In a surprising move, two defendants in the $20 million Starkey Laboratories fraud trial rested their case Monday in U.S. District Court in Minneapolis without calling a single witness.

Former Starkey President Jerry Ruzicka and former human resources chief Larry Miller told the judge of their decision Monday after the prosecution concluded its monthlong case against the two former Starkey executives and two former Starkey business associates.

Ruzicka’s attorney, John Conard, said Monday that he had already cross-examined the government’s witnesses and rebutted claims against his client. “We have said everything that needed to be said in that courtroom,” Conard told the Star Tribune.

Conard filed a motion Monday asking the court to acquit Ruzicka because “the evidence is insufficient to sustain a conviction.”

Conard added that the government “had failed to prove a single conspiracy” and had not proved that Ruzicka engaged in any concealment or misrepresentation. Citing case law, Conard argued that the evidence was “such that a reasonably minded jury must have a reasonable doubt.”

Prosecutors are expected to challenge the motion, noting the employment contracts, altered payroll records, faked signatures and hundreds of internal e-mails they have already presented to the court.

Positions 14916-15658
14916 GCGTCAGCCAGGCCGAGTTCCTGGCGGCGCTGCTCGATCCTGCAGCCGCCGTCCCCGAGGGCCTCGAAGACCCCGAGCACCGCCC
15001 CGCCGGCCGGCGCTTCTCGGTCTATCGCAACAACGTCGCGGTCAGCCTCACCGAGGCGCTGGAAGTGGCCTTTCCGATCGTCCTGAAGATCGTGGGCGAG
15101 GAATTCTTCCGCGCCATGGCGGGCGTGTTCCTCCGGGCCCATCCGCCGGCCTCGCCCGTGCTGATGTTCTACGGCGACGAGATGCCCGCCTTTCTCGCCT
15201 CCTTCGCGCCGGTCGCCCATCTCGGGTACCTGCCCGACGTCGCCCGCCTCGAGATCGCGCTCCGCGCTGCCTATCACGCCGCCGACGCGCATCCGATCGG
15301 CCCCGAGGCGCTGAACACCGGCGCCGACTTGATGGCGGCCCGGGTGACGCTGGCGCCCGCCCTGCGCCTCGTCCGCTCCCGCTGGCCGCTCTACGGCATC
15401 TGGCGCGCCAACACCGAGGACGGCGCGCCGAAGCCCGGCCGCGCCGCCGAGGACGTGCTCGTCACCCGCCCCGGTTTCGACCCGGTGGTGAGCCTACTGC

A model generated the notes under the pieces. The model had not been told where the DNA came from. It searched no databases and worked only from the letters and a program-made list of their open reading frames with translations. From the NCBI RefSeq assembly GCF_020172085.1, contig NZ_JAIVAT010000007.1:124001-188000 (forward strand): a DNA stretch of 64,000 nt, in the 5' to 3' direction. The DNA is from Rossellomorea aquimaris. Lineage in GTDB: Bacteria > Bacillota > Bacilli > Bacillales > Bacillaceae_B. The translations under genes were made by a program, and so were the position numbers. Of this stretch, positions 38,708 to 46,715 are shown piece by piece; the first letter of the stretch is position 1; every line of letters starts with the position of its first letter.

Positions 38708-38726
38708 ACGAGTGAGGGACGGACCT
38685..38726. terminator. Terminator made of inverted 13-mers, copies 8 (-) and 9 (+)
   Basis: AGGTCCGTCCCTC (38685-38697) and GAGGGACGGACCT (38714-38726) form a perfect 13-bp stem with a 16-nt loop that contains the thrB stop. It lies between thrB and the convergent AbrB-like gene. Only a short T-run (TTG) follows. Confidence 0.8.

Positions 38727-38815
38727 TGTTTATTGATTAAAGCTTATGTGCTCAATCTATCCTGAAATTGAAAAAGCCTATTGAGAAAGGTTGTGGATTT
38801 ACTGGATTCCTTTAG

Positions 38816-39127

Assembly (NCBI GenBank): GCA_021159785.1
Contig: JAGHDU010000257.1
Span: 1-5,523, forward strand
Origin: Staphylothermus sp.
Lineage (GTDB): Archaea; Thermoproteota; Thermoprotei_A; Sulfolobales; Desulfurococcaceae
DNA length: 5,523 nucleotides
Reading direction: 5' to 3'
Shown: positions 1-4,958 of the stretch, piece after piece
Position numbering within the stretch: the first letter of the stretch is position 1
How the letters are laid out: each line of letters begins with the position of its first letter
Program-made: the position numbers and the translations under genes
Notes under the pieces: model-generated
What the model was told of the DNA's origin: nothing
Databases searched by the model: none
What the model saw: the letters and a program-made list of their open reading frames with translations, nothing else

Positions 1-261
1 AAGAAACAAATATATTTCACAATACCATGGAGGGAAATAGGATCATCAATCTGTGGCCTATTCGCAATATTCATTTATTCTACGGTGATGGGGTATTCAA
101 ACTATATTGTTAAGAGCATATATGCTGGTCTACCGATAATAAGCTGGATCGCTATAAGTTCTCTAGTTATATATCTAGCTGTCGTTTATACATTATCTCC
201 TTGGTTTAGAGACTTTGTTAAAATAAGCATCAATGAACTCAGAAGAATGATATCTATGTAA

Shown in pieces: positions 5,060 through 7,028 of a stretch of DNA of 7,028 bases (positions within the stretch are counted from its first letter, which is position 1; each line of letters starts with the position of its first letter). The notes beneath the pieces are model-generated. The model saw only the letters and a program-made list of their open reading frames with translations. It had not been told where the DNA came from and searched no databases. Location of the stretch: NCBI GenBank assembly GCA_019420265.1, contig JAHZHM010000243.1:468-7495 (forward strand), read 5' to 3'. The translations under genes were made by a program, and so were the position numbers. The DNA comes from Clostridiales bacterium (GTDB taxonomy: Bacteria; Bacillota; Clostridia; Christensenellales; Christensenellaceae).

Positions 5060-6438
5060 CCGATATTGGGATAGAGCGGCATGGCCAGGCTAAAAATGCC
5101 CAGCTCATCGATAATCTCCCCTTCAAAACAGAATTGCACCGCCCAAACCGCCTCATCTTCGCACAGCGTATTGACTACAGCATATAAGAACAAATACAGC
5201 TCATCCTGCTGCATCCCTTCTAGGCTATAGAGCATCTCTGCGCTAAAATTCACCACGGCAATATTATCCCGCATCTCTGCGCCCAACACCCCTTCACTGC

Paul Engh, who represents Miller, acknowledged that it was “unusual” for two key defense clients to rest their cases without calling witnesses. But Engh said that “we are pleased with the status of the evidence” that the defense has shown during weeks of cross examinations of prosecution witnesses. Engh emphasized that the decision to rest Miller’s case doesn’t signal a plea agreement.

Since the trial began Jan. 16, the prosecution has presented more than 30 bins of documents as evidence and called dozens of witnesses, including IRS and FBI agents, Starkey owner Bill Austin and several current and former Starkey employees.

The government has accused Ruzicka, Miller and former business associates Larry Hagen and W. Jeffrey Taylor of stealing $20 million worth of stock, fraudulent bonuses and commissions from Starkey and Austin, its principal owner. All four defendants have pleaded not guilty.

Taylor, who was president of the hearing aid parts supplier Sonion U.S. before being fired in 2015, is expected to continue with his defense. Hagen is likely to do the same.

Court adjourned early Monday and is scheduled to resume Tuesday, perhaps with the jury receiving special instructions on how to proceed, Judge John Tunheim said.

The case has involved more than just the four defendants now on trial. Two others, Starkey’s former finance chief Scott Nelson and former Northland division President Jeff Longtain, have pleaded guilty and testified on behalf of the government.

Defense attorneys have denied all allegations and have sought to prove that Austin knew about, approved of and financially benefited from all financial transactions.

During weeks of cross examinations, Conard presented state commerce filings, corporate board of director filings, W-2 forms and audit reports to support the contention that Austin could have kept track of the financial dealings of the company, which is America’s largest maker of hearing aids.

Eden Prairie-based Starkey has roughly $800 million in annual revenue and more than 4,000 employees. Austin owns about 93 percent of the company. Employees own about 7 percent.